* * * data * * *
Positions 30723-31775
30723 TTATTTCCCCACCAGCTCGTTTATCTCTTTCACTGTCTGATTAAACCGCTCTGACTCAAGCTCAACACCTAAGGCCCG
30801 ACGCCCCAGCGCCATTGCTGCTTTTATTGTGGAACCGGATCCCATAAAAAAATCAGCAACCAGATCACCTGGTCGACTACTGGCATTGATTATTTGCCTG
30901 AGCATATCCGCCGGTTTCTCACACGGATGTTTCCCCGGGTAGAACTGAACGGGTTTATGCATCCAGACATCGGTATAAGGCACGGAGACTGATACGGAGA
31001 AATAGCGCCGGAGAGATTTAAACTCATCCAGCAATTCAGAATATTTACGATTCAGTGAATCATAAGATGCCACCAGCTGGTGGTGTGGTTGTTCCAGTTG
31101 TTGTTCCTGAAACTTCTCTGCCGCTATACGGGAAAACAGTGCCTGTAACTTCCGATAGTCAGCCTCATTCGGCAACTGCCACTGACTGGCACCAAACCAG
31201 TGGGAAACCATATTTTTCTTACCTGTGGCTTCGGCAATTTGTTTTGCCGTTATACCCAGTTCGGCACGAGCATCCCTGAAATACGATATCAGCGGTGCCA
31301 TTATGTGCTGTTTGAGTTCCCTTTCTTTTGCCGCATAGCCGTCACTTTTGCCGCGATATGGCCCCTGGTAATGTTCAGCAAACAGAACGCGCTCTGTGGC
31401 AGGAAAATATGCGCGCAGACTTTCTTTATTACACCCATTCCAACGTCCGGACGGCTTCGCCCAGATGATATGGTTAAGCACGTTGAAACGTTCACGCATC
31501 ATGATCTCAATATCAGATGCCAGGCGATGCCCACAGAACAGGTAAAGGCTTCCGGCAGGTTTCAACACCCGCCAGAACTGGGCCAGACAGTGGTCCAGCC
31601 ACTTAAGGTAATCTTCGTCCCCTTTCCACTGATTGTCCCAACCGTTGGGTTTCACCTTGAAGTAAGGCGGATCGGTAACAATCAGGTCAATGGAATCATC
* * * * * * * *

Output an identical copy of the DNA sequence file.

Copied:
Positions 30723-31775
30723 TTATTTCCCCACCAGCTCGTTTATCTCTTTCACTGTCTGATTAAACCGCTCTGACTCAAGCTCAACACCTAAGGCCCG
30801 ACGCCCCAGCGCCATTGCTGCTTTTATTGTGGAACCGGATCCCATAAAAAAATCAGCAACCAGATCACCTGGTCGACTACTGGCATTGATTATTTGCCTG
30901 AGCATATCCGCCGGTTTCTCACACGGATGTTTCCCCGGGTAGAACTGAACGGGTTTATGCATCCAGACATCGGTATAAGGCACGGAGACTGATACGGAGA
31001 AATAGCGCCGGAGAGATTTAAACTCATCCAGCAATTCAGAATATTTACGATTCAGTGAATCATAAGATGCCACCAGCTGGTGGTGTGGTTGTTCCAGTTG
31101 TTGTTCCTGAAACTTCTCTGCCGCTATACGGGAAAACAGTGCCTGTAACTTCCGATAGTCAGCCTCATTCGGCAACTGCCACTGACTGGCACCAAACCAG
31201 TGGGAAACCATATTTTTCTTACCTGTGGCTTCGGCAATTTGTTTTGCCGTTATACCCAGTTCGGCACGAGCATCCCTGAAATACGATATCAGCGGTGCCA
31301 TTATGTGCTGTTTGAGTTCCCTTTCTTTTGCCGCATAGCCGTCACTTTTGCCGCGATATGGCCCCTGGTAATGTTCAGCAAACAGAACGCGCTCTGTGGC
31401 AGGAAAATATGCGCGCAGACTTTCTTTATTACACCCATTCCAACGTCCGGACGGCTTCGCCCAGATGATATGGTTAAGCACGTTGAAACGTTCACGCATC
31501 ATGATCTCAATATCAGATGCCAGGCGATGCCCACAGAACAGGTAAAGGCTTCCGGCAGGTTTCAACACCCGCCAGAACTGGGCCAGACAGTGGTCCAGCC
31601 ACTTAAGGTAATCTTCGTCCCCTTTCCACTGATTGTCCCAACCGTTGGGTTTCACCTTGAAGTAAGGCGGATCGGTAACAATCAGGTCAATGGAATCATC